[collectd] generic JMX plugin

Florian Forster octo at verplant.org
Sun Aug 2 18:37:54 CEST 2009

Hi everybody,

I have a prototype of this generic JMX plugin here, ready for testing.
You can get it by checking out the “ff/genericjmx” branch of the Git

On Sun, Aug 02, 2009 at 09:03:33AM -0400, matthew sporleder wrote:
> > I have yet to figure out how to simply connect to JVM on the local
> > host using the PID.
> I don't know how this works, actually.

If you do, please let me know ;)

> I tried looking at the source for jps and jconsole, but the source
> browser wasn't generating links for each class, so it was hard to
> track stuff down.  (opengrok would be much better)

Where can I take a look at jconsole's source?

> I just assumed it opened a named pipe or similar when you had
> -Dcom.sun.management.jmxremote set.

Yes, I think it's a UNIX domain socket, but I wasn't able to track it's
file system representation down nor found any documentation on how to

> > Inside the `MBean' block there are `Value' blocks which describe one
> > value list (one graph) each. `Attribute' specifies the MBean
> > attribute to query. If it is a numeric or string type, it's simply
> > converted to an integer or double and submitted (see `invocations'
> > and `runtime'). Values inside composite types can be accessed using
> > the dot as separator, see `LastGcInfo.GcThreadCount' in the example
> > config.
> This should work for java.lang:type=MemoryPool,name=Tenured Gen for
> Usage.committed and Usage.used, right?

There are two concepts:

1) There are MBeans which are identified by an “ObjectName”. Examples
   for such an object name are:
     java.lang:type=MemoryPool,name=Tenured Gen
     java.lang:type=GarbageCollector,name=PS Scavenge
     java.lang:type=GarbageCollector,name=PS MarkSweep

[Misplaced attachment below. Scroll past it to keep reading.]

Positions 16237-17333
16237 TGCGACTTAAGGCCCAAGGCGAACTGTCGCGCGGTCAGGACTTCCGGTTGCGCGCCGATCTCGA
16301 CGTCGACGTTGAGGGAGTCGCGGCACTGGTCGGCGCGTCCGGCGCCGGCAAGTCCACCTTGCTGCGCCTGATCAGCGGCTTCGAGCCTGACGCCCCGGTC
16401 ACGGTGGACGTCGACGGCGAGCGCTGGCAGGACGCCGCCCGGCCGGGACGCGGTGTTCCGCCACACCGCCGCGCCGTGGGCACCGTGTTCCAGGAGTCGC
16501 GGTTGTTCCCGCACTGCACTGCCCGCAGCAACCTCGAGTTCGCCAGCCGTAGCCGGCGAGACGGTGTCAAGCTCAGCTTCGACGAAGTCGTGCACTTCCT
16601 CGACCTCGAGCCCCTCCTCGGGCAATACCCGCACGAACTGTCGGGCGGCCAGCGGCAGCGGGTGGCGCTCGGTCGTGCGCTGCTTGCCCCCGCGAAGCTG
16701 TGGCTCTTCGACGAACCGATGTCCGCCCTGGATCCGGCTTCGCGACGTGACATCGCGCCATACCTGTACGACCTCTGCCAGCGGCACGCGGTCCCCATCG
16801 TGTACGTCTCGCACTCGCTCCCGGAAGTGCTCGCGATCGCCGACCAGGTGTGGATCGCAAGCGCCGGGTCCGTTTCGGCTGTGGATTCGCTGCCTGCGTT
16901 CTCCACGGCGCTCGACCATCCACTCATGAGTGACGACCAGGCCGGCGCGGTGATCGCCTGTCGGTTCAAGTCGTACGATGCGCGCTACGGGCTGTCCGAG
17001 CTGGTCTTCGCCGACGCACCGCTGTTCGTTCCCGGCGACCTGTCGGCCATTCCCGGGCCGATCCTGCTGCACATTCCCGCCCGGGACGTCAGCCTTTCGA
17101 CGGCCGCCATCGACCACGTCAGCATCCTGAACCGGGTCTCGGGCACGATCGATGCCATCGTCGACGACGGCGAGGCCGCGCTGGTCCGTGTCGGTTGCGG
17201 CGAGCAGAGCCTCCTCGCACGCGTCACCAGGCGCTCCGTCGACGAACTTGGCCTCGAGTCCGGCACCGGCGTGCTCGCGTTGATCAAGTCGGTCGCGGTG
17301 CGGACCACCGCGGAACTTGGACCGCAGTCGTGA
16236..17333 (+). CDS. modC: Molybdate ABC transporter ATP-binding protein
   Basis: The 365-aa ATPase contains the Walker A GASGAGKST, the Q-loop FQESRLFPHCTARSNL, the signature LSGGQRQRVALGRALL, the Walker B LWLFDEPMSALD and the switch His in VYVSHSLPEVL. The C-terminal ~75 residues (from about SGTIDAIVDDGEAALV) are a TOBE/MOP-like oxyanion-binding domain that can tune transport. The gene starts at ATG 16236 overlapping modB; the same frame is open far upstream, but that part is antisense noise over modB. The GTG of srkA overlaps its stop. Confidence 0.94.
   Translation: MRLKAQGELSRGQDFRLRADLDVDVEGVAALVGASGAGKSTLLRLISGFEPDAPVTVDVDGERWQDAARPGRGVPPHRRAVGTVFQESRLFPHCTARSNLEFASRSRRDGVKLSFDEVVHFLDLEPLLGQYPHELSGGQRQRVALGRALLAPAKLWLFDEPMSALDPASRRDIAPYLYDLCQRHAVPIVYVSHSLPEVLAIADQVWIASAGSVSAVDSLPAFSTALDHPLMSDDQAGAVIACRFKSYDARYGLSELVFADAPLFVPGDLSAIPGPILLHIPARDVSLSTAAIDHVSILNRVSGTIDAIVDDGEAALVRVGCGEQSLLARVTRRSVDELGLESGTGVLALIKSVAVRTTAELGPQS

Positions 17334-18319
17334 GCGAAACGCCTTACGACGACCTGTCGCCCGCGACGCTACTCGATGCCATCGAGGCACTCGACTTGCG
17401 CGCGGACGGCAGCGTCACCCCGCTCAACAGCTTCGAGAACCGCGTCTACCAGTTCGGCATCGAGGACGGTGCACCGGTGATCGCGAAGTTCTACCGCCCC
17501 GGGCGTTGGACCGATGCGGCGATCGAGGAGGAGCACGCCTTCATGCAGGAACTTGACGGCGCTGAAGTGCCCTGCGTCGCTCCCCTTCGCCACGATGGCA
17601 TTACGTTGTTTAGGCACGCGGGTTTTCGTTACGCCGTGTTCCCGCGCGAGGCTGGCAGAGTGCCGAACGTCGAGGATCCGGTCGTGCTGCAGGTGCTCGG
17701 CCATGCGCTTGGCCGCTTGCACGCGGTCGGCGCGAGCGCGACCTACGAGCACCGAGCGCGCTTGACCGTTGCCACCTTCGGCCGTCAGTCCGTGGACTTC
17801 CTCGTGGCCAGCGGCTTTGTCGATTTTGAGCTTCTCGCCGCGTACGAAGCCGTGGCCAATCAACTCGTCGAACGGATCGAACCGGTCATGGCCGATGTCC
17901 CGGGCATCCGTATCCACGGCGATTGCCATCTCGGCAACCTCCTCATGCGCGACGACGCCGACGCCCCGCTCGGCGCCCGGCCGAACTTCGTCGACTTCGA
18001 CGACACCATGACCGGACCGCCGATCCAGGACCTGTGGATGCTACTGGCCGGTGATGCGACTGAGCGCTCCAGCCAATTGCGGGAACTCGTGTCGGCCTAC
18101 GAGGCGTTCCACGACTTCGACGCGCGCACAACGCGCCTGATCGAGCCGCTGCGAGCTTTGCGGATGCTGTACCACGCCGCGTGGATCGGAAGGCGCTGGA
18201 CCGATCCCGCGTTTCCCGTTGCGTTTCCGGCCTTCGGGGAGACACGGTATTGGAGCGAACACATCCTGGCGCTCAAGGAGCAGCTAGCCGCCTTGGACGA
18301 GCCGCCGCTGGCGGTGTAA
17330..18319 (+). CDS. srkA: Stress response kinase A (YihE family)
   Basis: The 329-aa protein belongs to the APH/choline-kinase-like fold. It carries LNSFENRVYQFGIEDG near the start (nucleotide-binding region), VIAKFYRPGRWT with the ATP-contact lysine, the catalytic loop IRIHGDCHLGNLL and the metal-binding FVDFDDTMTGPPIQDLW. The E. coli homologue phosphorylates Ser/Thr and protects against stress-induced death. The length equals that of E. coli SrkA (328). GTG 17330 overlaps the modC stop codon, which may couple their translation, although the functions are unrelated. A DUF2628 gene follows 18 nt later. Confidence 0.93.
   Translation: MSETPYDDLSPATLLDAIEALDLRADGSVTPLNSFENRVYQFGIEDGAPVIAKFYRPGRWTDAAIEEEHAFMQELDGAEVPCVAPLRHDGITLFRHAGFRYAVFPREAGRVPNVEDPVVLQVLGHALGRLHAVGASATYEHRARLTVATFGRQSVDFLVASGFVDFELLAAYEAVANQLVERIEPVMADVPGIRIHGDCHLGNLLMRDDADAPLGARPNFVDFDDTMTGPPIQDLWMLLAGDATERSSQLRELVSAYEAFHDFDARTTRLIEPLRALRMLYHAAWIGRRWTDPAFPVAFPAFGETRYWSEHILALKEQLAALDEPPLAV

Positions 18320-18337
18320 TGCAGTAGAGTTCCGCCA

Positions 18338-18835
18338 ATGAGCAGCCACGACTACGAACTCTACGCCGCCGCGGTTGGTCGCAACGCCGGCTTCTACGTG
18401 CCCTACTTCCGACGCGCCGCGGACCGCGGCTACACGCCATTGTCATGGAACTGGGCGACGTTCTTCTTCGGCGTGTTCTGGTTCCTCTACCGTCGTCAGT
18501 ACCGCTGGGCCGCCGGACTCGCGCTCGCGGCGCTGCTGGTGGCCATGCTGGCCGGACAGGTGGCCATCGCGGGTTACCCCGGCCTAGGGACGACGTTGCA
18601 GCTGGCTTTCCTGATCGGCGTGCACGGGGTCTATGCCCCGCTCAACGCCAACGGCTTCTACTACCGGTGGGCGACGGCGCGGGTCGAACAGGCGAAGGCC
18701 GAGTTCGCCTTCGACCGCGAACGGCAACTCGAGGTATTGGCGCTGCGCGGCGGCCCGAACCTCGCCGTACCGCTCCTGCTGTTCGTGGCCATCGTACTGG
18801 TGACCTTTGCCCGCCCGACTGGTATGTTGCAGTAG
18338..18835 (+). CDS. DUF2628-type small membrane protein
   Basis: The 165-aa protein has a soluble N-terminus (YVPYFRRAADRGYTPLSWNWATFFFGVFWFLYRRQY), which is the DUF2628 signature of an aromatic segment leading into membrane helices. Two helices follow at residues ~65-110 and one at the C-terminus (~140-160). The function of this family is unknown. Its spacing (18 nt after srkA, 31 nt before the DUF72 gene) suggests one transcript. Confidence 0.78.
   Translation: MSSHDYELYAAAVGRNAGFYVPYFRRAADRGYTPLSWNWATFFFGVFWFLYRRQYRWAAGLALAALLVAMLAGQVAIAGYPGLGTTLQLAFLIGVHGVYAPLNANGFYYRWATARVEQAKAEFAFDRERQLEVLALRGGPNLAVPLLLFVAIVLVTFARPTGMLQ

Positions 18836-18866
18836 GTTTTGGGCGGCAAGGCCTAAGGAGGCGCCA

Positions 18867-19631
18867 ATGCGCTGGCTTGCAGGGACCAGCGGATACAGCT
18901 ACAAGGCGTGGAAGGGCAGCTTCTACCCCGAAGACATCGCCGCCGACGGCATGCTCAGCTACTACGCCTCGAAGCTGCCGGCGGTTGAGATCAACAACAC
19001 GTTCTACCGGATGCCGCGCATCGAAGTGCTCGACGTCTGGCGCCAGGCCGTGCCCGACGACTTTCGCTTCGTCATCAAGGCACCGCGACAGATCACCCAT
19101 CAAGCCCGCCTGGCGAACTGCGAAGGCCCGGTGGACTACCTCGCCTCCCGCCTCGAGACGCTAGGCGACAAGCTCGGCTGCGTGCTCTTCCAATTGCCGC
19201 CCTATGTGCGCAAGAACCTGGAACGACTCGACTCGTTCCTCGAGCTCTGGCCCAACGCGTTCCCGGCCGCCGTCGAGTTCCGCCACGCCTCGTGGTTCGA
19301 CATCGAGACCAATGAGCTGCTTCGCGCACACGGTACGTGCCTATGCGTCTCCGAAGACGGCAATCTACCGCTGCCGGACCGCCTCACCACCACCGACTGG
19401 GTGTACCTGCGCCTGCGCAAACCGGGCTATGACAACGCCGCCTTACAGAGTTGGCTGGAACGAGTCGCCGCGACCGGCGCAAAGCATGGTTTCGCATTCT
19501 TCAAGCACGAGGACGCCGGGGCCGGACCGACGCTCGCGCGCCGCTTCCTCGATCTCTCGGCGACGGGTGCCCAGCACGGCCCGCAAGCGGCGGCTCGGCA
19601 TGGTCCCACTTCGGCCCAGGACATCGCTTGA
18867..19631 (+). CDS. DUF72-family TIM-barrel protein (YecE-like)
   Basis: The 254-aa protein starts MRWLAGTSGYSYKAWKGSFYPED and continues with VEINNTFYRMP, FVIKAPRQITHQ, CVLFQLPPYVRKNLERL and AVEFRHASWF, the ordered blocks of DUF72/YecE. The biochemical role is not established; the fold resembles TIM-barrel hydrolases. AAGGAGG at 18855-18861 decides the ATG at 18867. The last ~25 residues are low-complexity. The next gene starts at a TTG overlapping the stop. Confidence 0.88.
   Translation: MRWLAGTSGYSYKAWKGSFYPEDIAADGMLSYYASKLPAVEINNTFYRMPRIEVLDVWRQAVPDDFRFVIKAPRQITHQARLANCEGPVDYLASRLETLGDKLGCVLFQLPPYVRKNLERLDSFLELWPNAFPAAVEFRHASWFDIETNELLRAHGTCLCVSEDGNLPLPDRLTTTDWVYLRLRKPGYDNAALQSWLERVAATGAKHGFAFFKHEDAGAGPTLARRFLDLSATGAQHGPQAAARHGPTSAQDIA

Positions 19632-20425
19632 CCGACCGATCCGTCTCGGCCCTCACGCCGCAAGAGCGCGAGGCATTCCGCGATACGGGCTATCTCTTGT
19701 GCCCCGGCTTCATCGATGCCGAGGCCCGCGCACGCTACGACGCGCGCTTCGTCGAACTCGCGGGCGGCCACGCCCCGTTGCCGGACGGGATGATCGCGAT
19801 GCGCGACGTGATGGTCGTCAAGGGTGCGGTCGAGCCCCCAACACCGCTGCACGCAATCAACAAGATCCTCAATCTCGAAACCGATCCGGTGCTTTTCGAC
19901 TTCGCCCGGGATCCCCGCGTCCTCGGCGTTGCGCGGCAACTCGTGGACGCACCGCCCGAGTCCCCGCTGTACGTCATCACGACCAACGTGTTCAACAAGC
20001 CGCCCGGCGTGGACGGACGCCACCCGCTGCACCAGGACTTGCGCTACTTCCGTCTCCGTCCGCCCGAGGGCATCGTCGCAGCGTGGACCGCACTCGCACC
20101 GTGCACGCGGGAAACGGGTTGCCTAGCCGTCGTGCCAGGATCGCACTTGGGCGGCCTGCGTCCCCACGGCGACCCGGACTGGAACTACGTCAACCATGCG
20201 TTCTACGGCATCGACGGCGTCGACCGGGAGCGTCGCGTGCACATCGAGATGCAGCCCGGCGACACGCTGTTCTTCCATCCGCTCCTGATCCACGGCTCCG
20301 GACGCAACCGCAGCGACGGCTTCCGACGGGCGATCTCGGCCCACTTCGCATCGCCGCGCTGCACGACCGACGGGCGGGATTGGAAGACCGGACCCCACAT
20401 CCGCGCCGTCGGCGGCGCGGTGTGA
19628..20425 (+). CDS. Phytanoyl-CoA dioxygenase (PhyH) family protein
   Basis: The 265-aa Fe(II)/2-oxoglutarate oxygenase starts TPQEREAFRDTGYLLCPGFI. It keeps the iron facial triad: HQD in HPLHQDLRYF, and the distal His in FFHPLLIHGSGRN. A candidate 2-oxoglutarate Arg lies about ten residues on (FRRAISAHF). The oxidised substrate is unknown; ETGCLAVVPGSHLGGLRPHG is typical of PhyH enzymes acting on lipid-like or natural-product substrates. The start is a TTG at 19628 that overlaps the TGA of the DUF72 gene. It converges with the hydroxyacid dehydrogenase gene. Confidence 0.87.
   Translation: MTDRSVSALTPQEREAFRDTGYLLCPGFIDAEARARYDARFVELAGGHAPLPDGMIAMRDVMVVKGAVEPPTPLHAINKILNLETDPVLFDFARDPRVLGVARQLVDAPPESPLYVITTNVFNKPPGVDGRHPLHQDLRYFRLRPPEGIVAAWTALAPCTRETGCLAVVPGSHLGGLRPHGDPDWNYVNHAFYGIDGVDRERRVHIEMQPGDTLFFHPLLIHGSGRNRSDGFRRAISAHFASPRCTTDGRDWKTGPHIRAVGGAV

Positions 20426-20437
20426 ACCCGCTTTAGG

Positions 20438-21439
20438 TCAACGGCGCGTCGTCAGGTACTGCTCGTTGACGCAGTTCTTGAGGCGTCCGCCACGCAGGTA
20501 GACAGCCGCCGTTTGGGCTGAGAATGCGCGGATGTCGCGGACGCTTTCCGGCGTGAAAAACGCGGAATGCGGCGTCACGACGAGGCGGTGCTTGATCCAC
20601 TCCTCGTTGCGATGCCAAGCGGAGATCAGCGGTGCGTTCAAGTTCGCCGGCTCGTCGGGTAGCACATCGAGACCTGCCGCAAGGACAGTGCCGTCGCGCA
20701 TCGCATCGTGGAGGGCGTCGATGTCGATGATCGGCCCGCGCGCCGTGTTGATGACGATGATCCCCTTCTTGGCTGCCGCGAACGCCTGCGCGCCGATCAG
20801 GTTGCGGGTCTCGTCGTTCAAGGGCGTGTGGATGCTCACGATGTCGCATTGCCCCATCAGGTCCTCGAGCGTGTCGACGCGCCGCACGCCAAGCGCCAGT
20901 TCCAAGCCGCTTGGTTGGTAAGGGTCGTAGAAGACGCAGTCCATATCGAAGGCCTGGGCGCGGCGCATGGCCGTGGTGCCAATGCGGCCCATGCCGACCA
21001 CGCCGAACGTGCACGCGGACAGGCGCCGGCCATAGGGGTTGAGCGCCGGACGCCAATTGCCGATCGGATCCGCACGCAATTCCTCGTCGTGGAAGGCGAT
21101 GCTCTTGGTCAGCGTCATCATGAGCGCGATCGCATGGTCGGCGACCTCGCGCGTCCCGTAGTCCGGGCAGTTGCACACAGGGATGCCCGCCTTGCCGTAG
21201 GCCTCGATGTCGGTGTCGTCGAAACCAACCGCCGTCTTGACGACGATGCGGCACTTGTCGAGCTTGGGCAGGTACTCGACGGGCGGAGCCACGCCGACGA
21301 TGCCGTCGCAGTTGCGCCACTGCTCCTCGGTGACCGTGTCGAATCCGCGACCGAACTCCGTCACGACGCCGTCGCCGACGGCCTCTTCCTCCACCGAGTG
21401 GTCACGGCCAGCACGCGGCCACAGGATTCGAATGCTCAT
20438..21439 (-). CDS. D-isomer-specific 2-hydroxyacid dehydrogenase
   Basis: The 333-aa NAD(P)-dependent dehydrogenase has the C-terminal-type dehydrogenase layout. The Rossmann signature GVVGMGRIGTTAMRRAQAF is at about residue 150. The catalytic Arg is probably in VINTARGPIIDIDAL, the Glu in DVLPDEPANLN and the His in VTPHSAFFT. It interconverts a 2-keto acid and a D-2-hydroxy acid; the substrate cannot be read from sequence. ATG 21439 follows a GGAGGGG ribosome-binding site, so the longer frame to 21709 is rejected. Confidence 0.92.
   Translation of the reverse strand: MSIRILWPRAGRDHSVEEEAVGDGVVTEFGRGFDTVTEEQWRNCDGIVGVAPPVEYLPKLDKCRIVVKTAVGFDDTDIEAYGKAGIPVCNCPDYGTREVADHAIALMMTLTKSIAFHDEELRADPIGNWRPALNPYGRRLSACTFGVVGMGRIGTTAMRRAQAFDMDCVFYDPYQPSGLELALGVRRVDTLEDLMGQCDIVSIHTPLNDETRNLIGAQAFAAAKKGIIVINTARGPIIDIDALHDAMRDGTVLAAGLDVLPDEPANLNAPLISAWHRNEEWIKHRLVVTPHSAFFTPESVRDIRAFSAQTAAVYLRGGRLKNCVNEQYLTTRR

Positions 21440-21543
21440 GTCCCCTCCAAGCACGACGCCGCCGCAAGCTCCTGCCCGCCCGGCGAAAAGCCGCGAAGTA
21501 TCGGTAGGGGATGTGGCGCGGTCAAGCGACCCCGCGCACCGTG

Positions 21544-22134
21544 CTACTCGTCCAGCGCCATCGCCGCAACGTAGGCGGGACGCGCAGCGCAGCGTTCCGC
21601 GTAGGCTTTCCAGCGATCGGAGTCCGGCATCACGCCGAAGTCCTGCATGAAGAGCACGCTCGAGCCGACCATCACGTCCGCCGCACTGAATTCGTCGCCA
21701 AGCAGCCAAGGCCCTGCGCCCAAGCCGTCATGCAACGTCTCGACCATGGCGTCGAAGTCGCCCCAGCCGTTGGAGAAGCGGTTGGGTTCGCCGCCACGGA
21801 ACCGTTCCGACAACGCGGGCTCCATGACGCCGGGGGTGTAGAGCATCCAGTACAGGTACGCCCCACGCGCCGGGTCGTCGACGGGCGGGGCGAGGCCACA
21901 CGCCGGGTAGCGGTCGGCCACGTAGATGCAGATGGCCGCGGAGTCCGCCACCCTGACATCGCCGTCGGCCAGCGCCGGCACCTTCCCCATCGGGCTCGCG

The code can work with wildcards, so you can specify something like

   Of course, the name of the mbean (or at least part or the name) needs
   to be present in the plugin instance to differentiate between, for
   example, a number of memory pools. This can be done using the
   `InstancePrefix' and `InstanceFrom' options. The syntax is roughly:
     <MBean "memory_pool">
       ObjectName "java.lang:type=MemoryPool,name=*"
       InstancePrefix "mempool-"
       InstanceFrom "name"
   This would, for example, create a values a la
     localhost/GenericJMX-mempool-Tenured Gen/…

2) There are attributes and the types of the attributes. The objects
   returned by the attributes can be of various so called “OpenType”s,
   most notably a “composite type”. You can access a specific value
   within a composite type by using the dot-syntax I've talked about
   before. For example, in the garbage collector MBean you can find this
   “LastGcInfo.GcThreadCount” example. Here “LastGcInfo” is the name of
   the attribute which is of type “CompositeType”. Within the returned
   object, there is an object of type integer which can be received by
   the key “GcThreadCount”.

   Of course, this also works for more levels of composite data, i. e.
   something like
   would be possible, too.

> I was thinking of the javax.management.openmbean.CompositeDataSupport
> specifically, but if it's just as easy to define each attribute you
> want manually into a single graph, that's fine with me.

That's exactly the one I'm talking about here.

> If you were to try it, would you just keep going with the .dot syntax
> until you found a real value, or would you want to try and keep going
> until you found values?

The dot syntax above simply specifies the path to an object. How this
object is handled depends on the (new) “Table” setting:

  - If set to `false', the object will be cast to something numeric,
    i. e. a double or integer value. If it turns out not to be a numeric
    class, for example another “CompositeData”, that's an error.

  - If set to `true', the object returned must be a composite type.
    Scalar values, such as a string, will trigger an error in this case.
    The plugin will iterate over all keys in the composite type and will
    try to handle all values as numeric types. This means that composite
    values are not handled recursively. The key for each value will be
    used as type instance.

    In the “java.lang:type=Memory” example in the sample config file,
    you see the attribute “HeapMemoryUsage” being requested. This is a
    composite type. Because “Table” is set to `true', the plugin will
    iterate over all keys (“committed”, “init”, “max”, and “used”) and
    handle the associated objects as numeric types (gauge in this case).

    If the data set had multiple data sources, only those keys present
    in *all* attributes will be used!

Does this answer your questions? Or, does anyone have any further
comments / ideas?

> This is so useful it's scary.

I certainly hope so ;)

Florian octo Forster
Hacker in training
GnuPG: 0x91523C3D
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